“Bonnie and Clyde” depicted the gory violent killing of the anti-hero criminal with operatic grandeur and in so doing, opened up the cinematic floodgates for onscreen decapitations. “In the Heat of the Night” and “Guess Who’s Coming to Dinner” presented racism – one with visceral intensity, the other through romance, but both with the purpose of opening up small-minded prejudices. I did see “Guess Who’s Coming to Dinner” in 1967, but years passed before I saw the other movies because, back then, unlike now, movies really didn’t mean that much to me. And I was not at all attuned to current events, except remembering there was a big brouhaha when the first person of color moved into West Allenhurst.
Rather, I was absorbed in my pre-high school world, overjoyed that I was a cheerleader, and on the cusp of entering the big league of “age”: my teens! In my memories, I see me and a girlfriend boarding Bus #31 on Monmouth Road on a Saturday afternoon to head into Asbury Park. We would meet up with a bunch of other friends at Steinbach’s, which at the time, was a premier department store that ruled Cookman Avenue.
Then we’d make our rounds to Canadian’s across the street, The Villager, and Country Fair, a sort of ultra-preppy shop, known for its Scottish-like kilts, and matching cable knit sweaters. Were we all wearing our Bass Weejun penny loafers? Afterwards, we would go to The Pressbox for lunch. We thought we were oh-so-sophisticated, if not actually old. Whatever we may have been, we were definitely innocent, and felt eminently safe and supreme in our niche. Although the dissension and anger between black and white America was in the news, it took another three years before the rage descended on Asbury Park.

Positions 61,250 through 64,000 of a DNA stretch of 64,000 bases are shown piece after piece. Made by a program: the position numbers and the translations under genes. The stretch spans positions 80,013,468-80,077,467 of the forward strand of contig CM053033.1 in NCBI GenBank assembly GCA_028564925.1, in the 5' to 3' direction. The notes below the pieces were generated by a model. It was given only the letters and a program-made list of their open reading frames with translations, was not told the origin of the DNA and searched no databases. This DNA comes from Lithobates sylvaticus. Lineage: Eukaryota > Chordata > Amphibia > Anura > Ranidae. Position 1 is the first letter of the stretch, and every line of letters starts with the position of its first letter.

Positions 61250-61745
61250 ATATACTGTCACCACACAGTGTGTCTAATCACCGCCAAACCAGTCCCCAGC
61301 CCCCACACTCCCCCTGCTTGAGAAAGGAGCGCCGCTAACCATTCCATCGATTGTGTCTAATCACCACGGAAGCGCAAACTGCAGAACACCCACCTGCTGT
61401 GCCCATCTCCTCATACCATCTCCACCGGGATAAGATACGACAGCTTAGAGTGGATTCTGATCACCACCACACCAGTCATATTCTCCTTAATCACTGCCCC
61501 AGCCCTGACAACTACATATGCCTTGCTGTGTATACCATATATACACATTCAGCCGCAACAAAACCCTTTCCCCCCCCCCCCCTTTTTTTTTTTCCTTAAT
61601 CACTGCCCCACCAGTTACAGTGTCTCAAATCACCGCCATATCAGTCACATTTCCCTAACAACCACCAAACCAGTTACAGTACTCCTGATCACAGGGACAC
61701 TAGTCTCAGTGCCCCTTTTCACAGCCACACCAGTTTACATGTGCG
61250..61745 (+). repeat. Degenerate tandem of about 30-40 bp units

Amidst the reverie and pleasure of being a teenager, the age of 58 was unimaginable. Even my mother was only 39, and my grandmother, who was old, didn’t have a nameable age. It makes me wonder what it was like to be 58 in 1967. Did women fret over their wrinkles or did they benignly accept the change in skin texture with grace and a smile? (Collagen and Botox were non-existent.) While I definitely recall my old aunts and uncles discussing “health issues” (as I seem to do more and more these days), did they obsess over “growing old,” documenting every change in cheek and jowl? Was there a desperate quest to hold onto youth, or was their 58 our vision of 78?
Who knows. But I wonder what the world will be like for the 12 year olds of today in 2062, when they are 58. Will they look back fondly on the memories of their youth, and think how innocent it all was? Or maybe they will never have to look back because their entire life has been documented in real time online. And given that every generation gets “younger,” maybe their 58 will be the new 28.
So, shockingly, no one got all of the answers right. Oh well. For those curious souls who want to know here you go. And all the movies can be seen at Film Forum or of course rented on Netflix.
1. “I caught the blackjack right behind my ear. A black pool opened at my feet. I dived in.”
MURDER, MY SWEET. (1944). Edward Dmytryk
2. “Nobody’s all bad, deep down. She comes the closest.”
OUT OF THE PAST. (1946). Jacques Tourneur
3. “Give me a kiss or I’ll sock ya.”
THE POSTMAN ALWAYS RINGS TWICE. (1946). Tay Garnett
4. “If I’d only known where it would end, I’d never have let anything start.”
THE LADY FROM SHANGHAI. 1948. Orson Welles.
5. “Whichever way you turn, Fate sticks out a foot to trip you.”
DETOUR. 1948. Edgar G. Ulmer
6. “If you shoot, baby, you’ll smear us all over the road.”
DEAD RECKONING. 1947. John Cromwell.
7. “You’re not too smart, are you? I like that in a man.”
BODY HEAT. 1981. Lawrence Kasdan.
8. “I will not be ignored.”
FATAL ATTRACTION. 1987. Adrian Lyne.
About twelve years ago, on a warm summer day, my world briefly disappeared. I’d gone to the gym with my sons Bob and Vincent, and Bob, a macho 17 years old, kept encouraging me to bench press heavier and heavier weights. I complied until my 47-year-old arms were limp noodles and I was drenched in sweat.
“You drive,” I told Bobby, tossing him the keys.
“Are you sure?” he asked – after all, he’d only had his learner’s permit for a few months.
“Absolutely,” I assured him.